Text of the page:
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Platform gap filler

  (Redirected from Gap filler)
Platform gap fillers in Hong Kong

Platform gap fillers are movable platform edge extensions at subway or train stations where the curvature of the platform creates a significant gap between the platform and subway or train car door.

JapanEdit

Some Japanese railway stations have platform gap fillers, which are known as movable steps (可動ステップ, kadō steppu).[1] Over 200 fillers are used in the Tokyo subway.[2]

New York City SubwayEdit

 
South Ferry station with gap fillers extended out to a 1 train, as reopened on April 4, 2013.
 
The downtown express track at 14th Street – Union Square. A retracted gap filler can be seen at the bottom of the image along the platform edge, with additional gap fillers visible in the distance.

The Interborough Rapid Transit Company's first cars were built with only two doors on each side, at the extreme ends of the car, lining up with the curved platforms so as not to leave a wide gap between the train and the platform. When the IRT modified existing cars and ordered new cars with a middle door, gap fillers were needed because the middle door was not near the platform. After the City of New York bought the IRT in 1940, new car designs (starting with the R12) had the end doors away from the extreme ends of the carbody, which also required the use of gap fillers at certain stations.

Stations equippedEdit

IRT stations with gap fillers are:

  • South Ferry, outer loop.[3] The station closed on March 16, 2009 and was replaced by a new station which does not require gap fillers. After the latter station was damaged by flooding during Hurricane Sandy, the loop station was reopened as a temporary terminus on April 4, 2013. The 2009-era station reopened on June 27, 2017.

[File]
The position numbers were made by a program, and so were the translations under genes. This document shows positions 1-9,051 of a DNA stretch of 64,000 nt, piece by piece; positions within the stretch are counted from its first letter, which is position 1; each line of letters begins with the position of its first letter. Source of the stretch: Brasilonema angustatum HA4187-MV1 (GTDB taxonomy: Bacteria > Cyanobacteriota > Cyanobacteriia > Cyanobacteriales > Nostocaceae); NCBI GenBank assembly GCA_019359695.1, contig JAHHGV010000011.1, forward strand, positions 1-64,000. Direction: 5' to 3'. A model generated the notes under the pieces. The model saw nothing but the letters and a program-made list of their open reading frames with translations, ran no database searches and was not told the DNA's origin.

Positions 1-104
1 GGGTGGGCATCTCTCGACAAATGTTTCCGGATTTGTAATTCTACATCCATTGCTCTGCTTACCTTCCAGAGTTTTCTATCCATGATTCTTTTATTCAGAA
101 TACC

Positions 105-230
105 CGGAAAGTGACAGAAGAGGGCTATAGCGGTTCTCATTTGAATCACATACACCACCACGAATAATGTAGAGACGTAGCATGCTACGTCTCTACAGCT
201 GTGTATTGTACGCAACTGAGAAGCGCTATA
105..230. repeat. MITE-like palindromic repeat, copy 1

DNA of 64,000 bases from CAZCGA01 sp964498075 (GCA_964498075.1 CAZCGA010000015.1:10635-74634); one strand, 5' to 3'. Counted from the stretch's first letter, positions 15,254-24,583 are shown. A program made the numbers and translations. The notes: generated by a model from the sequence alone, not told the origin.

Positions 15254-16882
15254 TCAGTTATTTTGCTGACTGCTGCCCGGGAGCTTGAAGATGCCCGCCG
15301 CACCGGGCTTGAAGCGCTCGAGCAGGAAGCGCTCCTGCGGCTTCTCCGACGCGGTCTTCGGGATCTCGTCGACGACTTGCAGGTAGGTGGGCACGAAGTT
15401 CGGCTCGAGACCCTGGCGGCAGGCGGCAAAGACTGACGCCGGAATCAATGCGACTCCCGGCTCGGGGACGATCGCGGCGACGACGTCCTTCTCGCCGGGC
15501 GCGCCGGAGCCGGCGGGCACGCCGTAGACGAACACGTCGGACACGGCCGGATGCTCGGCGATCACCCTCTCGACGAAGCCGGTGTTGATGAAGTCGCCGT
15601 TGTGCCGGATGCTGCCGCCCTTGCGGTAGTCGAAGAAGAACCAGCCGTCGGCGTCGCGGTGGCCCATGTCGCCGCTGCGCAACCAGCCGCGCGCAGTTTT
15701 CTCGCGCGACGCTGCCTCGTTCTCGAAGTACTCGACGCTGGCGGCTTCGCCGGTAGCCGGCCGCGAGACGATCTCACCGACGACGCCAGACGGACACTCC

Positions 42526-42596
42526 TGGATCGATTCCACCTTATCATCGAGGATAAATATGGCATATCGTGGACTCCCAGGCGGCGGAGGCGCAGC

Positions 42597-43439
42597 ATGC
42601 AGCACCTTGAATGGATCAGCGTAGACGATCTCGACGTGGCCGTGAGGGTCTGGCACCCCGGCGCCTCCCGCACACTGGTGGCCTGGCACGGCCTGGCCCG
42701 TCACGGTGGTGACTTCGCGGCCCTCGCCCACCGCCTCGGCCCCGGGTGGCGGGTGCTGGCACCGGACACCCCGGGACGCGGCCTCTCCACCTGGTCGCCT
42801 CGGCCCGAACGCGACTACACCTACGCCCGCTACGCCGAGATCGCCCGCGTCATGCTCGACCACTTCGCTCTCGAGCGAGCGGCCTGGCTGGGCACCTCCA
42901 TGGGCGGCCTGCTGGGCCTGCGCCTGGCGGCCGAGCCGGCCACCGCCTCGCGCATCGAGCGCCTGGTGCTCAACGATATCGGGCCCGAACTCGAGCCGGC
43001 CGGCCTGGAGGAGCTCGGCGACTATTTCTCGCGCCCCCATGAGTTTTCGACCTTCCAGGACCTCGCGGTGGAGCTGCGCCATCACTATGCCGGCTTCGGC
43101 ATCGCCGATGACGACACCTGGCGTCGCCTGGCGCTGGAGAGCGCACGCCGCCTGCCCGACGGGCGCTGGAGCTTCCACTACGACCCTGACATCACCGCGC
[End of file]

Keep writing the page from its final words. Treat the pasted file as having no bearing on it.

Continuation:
• Brooklyn Bridge – City Hall (IRT Lexington Avenue Line) originally had gap fillers on the express platforms. These were deactivated when the station was extended northward. These gap fillers are still in place and can be seen just south of the current platforms.[4]
  • 14th Street – Union Square (IRT Lexington Avenue Line) has gap fillers on both tracks on the downtown platform.[5] There may have been gap fillers on the uptown express platform. A new design of gap filler was installed in 2004 to provide maintenance access from the platform rather than requiring crews to stand at track level.
  • Times Square (IRT 42nd Street Shuttle) has them on Shuttle tracks 1 and 3. They are mounted under the platform rather than on it, so they are not ADA accessible.[6] They are to be removed following the reconstruction of the shuttle.

SingaporeEdit

Platform gap fillers are used in the Mass Rapid Transit system of Singapore, namely the North South MRT Line and the East West MRT Line. Platform gap fillers are also planned for installation on trains on the North East MRT Line and the Circle MRT Line as well, because newer trains can be equipped with gap fillers.[7]

London UndergroundEdit

With the introduction of the NTfL, Transport for London are hoping to introduce platform gap fillers on the Bakerloo, Central & Piccadilly lines (of which 14 platforms have been identified for installation) at curved platforms such as Bank, where the gap between the train and the platform can exceed 1 foot.[8]

See alsoEdit

ReferencesEdit

  1. ^ Gorrdenker, Alice. "Platform doors". Japan Times. Retrieved 29 November 2016.
  2. ^ Gordenker, Alice (2012-01-17). "Platform doors". The Japan Times Online. ISSN 0447-5763. Retrieved 2016-09-07.
  3. ^ "IRT West Side Line: South Ferry". 15 March 2009. Retrieved 2010-04-06.
  4. ^ "IRT East Side Line: Brooklyn Bridge/City Hall". 2 January 2010. Archived from the original on 15 June 2010. Retrieved 2010-04-06. Cite uses deprecated parameter |deadurl= (help)
  5. ^ "IRT East Side Line: 14th Street/Union Square". 24 June 2005. Retrieved 2010-04-06.
  6. ^ "IRT Times Square-Grand Central Shuttle: Times Square". 28 June 2005. Retrieved 2010-04-06.
  7. ^ "'Gap fillers' on new trains to reduce platform gap". TODAYonline. 14 April 2015. Retrieved 2016-09-07.
  8. ^ "New Tube for London Feasibility Report" (PDF). October 2014. Retrieved 2019-07-26.

External linksEdit